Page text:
A study, published in Annals of Internal Medicine, reports that the benefits of aspirin for patients without cardiovascular disease may outweigh the risks.
Prof Christopher Garland, Professor of Vascular Pharmacology, University of Oxford, said:
“The paper aims to identify whether people without cardiovascular disease may derive a net benefit from taking aspirin. It is an interesting study, but there is a caveat. A worry is the criteria for selection. The target group are people without established cardiovascular disease as defined by PREDICT, but we don’t know whether any of these people were assessed for small artery disease. They may well not have been, as this is difficult. It is now recognised that endothelial cell dysfunction in the microcirculation of the heart occurs before large artery disease appears. So it is possible those showing benefit with aspirin in this study may actually be a disease cohort, even though they do not yet have established cardiovascular disease. This makes the results difficult to interpret, so we cannot be sure some adults without established cardiovascular disease would gain a net benefit from taking aspirin.”
Prof Kevin McConway, Emeritus Professor of Applied Statistics, The Open University, said:
“This is a careful piece of research, based on good previous work. But care is needed in interpreting it, I’d say. There’s evidence that a daily dose of aspirin can reduce the risk of cardiovascular diseases (CVD, such as heart attacks and strokes), but, because one of the things aspirin does is to make it rather harder for the blood to clot, there’s also evidence that it increases the risk of major bleeding disorders in the body – particularly bleeding in the stomach and gut, but also bleeding inside the skull (including some types of stroke). Both CVD and these major bleeding disorders are often serious and can be fatal. So how do the two risks balance out? People who already have CVD, so are at higher risk of having another heart attack or stroke, are often prescribed aspirin because the reduction in CVD risk would generally outbalance the increased risk of bleeding. But the position for people who are not known to already have CVD is not clear, and that’s what this new study addresses. Some doctors have suggested that everyone over a certain age should take a daily aspirin to reduce their CVD risk, but does that mean that too many of them will have a serious bleed? In the UK, the advice from NICE is that aspirin should not be routinely prescribed to people who aren’t known to have CVD, although there can be grounds for doing so in people at particularly high risk of a heart attack or stroke.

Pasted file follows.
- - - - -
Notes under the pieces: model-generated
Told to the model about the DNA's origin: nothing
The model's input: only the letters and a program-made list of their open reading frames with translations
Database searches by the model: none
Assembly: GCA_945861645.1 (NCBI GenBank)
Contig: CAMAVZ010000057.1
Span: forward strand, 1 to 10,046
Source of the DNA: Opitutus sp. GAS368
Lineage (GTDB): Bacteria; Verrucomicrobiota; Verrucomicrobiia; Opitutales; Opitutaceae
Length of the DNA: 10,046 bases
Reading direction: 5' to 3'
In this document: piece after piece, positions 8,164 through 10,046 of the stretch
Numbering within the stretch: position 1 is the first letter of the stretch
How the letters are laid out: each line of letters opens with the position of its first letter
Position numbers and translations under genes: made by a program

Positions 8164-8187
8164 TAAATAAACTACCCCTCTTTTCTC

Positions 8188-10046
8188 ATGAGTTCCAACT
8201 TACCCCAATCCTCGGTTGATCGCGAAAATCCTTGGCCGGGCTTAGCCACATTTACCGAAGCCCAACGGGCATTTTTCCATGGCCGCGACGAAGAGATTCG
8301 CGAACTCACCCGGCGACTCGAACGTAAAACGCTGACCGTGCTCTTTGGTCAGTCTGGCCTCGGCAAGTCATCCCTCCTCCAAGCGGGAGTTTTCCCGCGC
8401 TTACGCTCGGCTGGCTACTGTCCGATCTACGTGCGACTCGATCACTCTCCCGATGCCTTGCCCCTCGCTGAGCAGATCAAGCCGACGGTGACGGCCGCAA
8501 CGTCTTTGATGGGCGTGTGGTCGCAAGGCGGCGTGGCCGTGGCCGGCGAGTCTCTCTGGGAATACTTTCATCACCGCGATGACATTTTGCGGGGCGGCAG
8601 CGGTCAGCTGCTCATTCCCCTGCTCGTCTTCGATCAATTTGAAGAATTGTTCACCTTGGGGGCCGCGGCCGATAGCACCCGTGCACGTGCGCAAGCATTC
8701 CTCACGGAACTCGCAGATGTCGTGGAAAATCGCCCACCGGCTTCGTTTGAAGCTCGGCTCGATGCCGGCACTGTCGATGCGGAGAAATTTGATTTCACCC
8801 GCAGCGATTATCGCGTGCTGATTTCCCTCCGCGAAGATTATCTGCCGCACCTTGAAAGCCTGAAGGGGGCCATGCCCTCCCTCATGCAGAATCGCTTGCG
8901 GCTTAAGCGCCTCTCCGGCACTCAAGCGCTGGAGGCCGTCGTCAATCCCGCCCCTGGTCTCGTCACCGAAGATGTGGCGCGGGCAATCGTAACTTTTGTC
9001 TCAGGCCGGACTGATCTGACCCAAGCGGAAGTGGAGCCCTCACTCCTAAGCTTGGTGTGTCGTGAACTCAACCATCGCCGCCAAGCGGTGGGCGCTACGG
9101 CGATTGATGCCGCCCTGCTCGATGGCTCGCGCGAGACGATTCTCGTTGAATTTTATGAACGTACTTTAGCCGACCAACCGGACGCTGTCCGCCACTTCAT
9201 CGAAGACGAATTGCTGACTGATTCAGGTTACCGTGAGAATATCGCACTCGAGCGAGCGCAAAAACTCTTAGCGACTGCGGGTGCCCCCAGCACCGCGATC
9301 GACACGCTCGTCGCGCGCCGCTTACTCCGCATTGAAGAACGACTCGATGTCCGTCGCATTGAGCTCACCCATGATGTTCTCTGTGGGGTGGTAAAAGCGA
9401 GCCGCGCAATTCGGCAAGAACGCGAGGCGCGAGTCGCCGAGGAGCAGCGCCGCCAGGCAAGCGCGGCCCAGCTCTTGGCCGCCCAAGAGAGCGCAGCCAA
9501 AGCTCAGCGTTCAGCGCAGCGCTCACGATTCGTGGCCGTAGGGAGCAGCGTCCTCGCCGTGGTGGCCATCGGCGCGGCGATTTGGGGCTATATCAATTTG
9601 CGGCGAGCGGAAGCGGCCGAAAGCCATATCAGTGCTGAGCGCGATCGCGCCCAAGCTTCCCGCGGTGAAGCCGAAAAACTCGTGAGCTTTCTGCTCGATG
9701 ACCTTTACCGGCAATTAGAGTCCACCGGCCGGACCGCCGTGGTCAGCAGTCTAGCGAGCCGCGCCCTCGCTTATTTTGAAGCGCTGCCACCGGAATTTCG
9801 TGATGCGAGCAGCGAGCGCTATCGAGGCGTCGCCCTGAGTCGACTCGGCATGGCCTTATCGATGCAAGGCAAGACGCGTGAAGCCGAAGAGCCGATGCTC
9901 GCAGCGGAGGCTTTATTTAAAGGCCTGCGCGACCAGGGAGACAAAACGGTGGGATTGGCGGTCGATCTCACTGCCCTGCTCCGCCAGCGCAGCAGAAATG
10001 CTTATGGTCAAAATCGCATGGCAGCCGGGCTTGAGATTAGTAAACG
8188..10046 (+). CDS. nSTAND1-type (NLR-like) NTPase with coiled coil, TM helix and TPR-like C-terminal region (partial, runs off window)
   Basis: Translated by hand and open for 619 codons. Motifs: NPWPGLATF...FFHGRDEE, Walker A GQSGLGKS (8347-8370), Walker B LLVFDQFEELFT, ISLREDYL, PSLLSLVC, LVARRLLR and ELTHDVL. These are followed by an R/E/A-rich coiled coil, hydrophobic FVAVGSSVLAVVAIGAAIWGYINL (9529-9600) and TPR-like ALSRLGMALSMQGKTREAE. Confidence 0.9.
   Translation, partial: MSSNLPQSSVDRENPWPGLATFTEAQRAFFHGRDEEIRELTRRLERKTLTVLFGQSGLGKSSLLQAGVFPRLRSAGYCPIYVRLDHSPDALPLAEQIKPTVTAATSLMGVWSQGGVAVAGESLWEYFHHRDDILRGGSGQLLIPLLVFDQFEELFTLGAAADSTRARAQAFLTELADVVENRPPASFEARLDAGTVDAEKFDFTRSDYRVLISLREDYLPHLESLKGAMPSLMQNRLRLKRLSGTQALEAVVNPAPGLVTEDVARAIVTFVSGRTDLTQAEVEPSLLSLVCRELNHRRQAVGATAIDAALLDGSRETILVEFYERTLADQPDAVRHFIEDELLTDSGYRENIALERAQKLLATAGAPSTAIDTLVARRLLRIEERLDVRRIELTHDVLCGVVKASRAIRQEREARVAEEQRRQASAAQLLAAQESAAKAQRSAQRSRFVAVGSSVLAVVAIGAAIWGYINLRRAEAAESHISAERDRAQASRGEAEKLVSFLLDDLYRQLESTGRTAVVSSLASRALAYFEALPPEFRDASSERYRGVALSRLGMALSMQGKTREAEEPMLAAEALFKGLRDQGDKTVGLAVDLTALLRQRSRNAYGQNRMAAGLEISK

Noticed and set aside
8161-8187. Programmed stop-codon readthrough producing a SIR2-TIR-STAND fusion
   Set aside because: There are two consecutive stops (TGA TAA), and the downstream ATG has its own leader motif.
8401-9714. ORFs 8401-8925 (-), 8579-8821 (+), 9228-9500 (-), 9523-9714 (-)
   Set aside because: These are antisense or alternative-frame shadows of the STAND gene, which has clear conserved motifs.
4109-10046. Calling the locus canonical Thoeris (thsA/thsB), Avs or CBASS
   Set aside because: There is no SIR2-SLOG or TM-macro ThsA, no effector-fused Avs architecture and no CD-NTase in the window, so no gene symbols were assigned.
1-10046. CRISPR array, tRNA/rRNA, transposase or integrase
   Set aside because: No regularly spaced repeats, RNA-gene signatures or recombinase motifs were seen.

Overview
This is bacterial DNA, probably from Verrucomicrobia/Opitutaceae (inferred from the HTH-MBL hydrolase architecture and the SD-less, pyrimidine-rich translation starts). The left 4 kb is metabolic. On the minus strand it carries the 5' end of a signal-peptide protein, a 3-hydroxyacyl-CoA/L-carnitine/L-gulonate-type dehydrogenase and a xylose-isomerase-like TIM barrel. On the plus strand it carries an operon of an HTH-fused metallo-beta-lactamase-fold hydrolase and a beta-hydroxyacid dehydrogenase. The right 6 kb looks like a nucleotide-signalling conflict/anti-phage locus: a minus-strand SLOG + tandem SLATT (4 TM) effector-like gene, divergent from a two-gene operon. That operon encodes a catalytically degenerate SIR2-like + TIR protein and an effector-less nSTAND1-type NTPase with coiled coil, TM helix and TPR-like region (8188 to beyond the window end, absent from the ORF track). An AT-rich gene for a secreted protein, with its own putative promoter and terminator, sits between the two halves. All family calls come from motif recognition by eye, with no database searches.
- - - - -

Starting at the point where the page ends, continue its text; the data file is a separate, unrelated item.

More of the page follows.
“This new research uses the results of some major work in New Zealand on the risk of CVD and of major bleeding to put numbers on the chances of these problems in the New Zealand population. Somewhere around a third of the relevant New Zealand population have already had their absolute CVD risk assessed, and their absolute risk of major bleeding can also be assessed using the same data. So, using anonymised data from the people who had not had CVD, and information from international clinical trials of aspirin, the researchers worked out the change in the risks of CVD and of major bleeding if people took daily aspirin. For every 1000 people with a given level of CVD and bleeding risk, they worked out how many fewer cases of CVD there would be and how many more major bleeds, if they all took aspirin. For some levels of CVD and bleeding risk, taking aspirin would reduce the number of CVD cases by more than the increase in cases of serious bleeding, and for other risk levels, it’s the other way round. In the main analysis they found that (over a 5-year period) substantial numbers of men, and to a lesser extent women, would have a net benefit from taking aspirin, when the net benefit is measured by ‘trading off’ a case of CVD with a case of major bleeding in this way. For both men and women, the numbers who would be disadvantaged by taking aspirin are larger – that is, the increase in the chance of a major bleed, if they take aspirin, would be greater than the decrease in the chance of CVD.